To Emote or To Reason: A Primer for Biblical Thinking

“We are living in a time where people hear with their eyes and think with their feelings.” – Ravi Zacharias

In a YouTube/social media driven world, the way we communicate and think has been turned on its head from ages gone by. Somewhere along the way, we’ve lost not only some valuable interpersonal skills, but our ability to separate emotion from reason has diminished as a society.

I want to make an observation of how I’ve seen some negative effects of this phenomenon creep into the church and into Christian thought. Then I will propose some suggestions.

First, It seems that Christian church in the United States to a large degree has disregarded or devalued the authority of God’s Word. The results of such a deterioration are always destructive. It can be argued that the church has opened itself up to some highly damaging ideas as a result. Whether corporately or individually, if one replaces the highest authority with a lesser, inferior authority, sub-par thinking and action will result.

In my observation, many have replaced God’s word as their measuring stick with things like cultural standards, the approval of others, or their own personal experiences and emotions. These things are necessarily always changing, unstable, unreliable and 100% subject to the corruption of sin. So it seems they are highly faulty standards by which to guide our lives. God’s word, on the other hand, remains the same and was intended to be the final authority in the lives of Christians.

As followers of Christ, we ought to continually becoming more like Him (Colossians 3, Philippians 1:6). He is our example (1 Peter 2:21-25).  If that is the case, let’s take a look at how he handled certain situations that may be instructive to us and serve as a guide after which we can model our decision making.

1. When Pharisees were testing Jesus about the moral law concerning divorce

Jesus’ response was, “Have you not read..” and then he proceeded to quote the law from Genesis in the Old Testament containing the answer to their question.

When Pharisees challenged that answer by citing an example that seemingly overrode the Scripture, Jesus’ response was to point to the original intent of the law, point out the sin that created an immoral exception, then not only reinforce the original law but expand upon its moral implications (Matthew 19:3-9).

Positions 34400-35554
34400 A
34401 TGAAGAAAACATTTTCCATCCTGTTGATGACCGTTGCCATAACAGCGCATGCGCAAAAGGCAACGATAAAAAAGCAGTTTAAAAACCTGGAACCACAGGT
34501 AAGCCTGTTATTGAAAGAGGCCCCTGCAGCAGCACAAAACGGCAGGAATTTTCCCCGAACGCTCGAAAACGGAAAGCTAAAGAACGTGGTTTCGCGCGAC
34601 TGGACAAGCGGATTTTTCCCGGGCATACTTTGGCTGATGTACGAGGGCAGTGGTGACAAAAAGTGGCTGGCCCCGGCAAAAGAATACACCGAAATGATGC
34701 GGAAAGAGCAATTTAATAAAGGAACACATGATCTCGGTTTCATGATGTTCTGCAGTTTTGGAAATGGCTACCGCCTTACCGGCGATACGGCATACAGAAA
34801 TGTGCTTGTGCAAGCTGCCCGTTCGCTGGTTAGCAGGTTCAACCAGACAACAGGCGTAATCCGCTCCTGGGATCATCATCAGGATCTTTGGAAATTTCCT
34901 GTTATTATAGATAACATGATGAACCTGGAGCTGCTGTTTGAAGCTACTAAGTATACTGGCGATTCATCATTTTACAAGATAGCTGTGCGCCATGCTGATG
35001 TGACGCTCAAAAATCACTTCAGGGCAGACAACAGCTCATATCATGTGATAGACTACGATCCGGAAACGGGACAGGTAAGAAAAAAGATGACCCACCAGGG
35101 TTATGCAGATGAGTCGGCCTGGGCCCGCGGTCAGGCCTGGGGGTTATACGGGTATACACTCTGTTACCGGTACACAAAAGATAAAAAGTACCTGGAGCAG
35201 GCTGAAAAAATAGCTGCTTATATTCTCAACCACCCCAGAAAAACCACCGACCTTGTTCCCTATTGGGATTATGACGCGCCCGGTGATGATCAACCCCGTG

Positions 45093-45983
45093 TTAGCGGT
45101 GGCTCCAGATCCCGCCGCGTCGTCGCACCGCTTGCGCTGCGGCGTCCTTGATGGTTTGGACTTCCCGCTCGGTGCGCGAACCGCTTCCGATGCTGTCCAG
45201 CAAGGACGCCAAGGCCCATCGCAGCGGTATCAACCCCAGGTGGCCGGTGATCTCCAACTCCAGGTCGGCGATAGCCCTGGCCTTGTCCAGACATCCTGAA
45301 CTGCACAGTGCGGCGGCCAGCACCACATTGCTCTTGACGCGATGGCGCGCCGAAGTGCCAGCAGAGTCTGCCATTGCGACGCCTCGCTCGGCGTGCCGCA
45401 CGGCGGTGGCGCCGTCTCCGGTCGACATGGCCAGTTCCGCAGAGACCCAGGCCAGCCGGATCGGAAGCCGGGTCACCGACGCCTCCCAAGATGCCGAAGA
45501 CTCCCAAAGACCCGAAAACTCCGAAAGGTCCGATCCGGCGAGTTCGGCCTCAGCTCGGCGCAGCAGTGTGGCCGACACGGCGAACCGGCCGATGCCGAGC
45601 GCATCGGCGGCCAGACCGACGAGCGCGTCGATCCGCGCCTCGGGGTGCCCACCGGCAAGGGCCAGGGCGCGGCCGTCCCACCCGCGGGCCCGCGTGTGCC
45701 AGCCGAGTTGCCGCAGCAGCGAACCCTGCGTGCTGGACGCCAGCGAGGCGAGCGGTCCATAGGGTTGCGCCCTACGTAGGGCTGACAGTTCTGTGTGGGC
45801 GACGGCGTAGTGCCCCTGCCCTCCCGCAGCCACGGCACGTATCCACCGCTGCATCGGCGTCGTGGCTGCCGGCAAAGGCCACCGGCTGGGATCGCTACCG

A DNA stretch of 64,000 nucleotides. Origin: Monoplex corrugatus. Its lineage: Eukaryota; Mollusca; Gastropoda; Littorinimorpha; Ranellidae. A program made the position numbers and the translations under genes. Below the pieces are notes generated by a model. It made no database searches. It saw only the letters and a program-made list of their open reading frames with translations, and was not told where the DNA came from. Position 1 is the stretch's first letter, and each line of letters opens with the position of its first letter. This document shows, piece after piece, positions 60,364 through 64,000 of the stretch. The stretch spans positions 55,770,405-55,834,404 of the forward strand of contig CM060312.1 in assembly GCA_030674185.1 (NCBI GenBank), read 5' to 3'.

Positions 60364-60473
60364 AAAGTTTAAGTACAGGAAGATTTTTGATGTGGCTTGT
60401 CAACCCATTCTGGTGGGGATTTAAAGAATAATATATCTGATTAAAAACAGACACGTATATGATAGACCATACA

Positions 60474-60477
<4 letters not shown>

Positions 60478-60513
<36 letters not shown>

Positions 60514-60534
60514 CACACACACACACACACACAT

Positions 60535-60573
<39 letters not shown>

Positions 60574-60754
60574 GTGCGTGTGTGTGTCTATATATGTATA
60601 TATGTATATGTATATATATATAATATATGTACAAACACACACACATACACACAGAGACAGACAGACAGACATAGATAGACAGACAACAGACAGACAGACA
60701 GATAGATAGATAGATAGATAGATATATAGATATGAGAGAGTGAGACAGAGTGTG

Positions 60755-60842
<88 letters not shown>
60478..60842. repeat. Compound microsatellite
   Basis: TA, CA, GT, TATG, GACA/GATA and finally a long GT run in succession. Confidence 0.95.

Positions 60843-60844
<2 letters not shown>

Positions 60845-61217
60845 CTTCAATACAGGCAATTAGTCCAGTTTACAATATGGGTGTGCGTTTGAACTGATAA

Application: Jesus not only expects those who know Him to know the Scriptures, He does not deviate from demanding obedience to the law as given.

2. When the Sadduccees challenged Jesus about an erroneous belief they held

Mark 12:18-27 details an account when the Sadducces (It’s so sad, you see. That couldn’t be helped.), who did not believe in resurrection, asked Jesus about it, hoping to trip Him up with a question to justify their unbelief.

Jesus wasted no time in correcting their error: “Is this not the reason you are mistaken, that you do not understand the Scriptures or the power of God?” He then proceeded to cite another Old Testament passage and provided an application of it that completely destroyed their error.

Application: Scripture must be taken as a whole and rightly interpreted (2 Timothy 2:15) to correct errors in our thinking. Jesus declared the Scriptures to be the words of God. How can we possibly do otherwise?

3. Jesus stressed the work of God’s kingdom as the highest priority

The Savior Himself was on mission from God the Father the whole time He was on earth. He did not deviate from that directive, and pointed to that same priority for His followers.

  • When His mother and brothers came to retrieve Him from the crowds, because they weren’t yet believing, He stressed that “My mother and My brothers are these  who hear the word of God and do it.” In other words, obedience to God as a result of membership in His family can and sometimes should be prioritized above our earthly relationships.
  • In Matthew 13, our Lord gave some parables to indicate the value of seeking Him. An example: “The kingdom of heaven is like a treasure hidden in a field, which a man found and hid again; and from joy over it, he goes and sells all that he has and buys that field.”
  • Later, He issues this decree: “If anyone wishes to come after Me, he must deny himself, and take up His cross and follow Me.” – Matthew 16:24

Application: Nothing is more important to Christians than obedience to God. Nothing.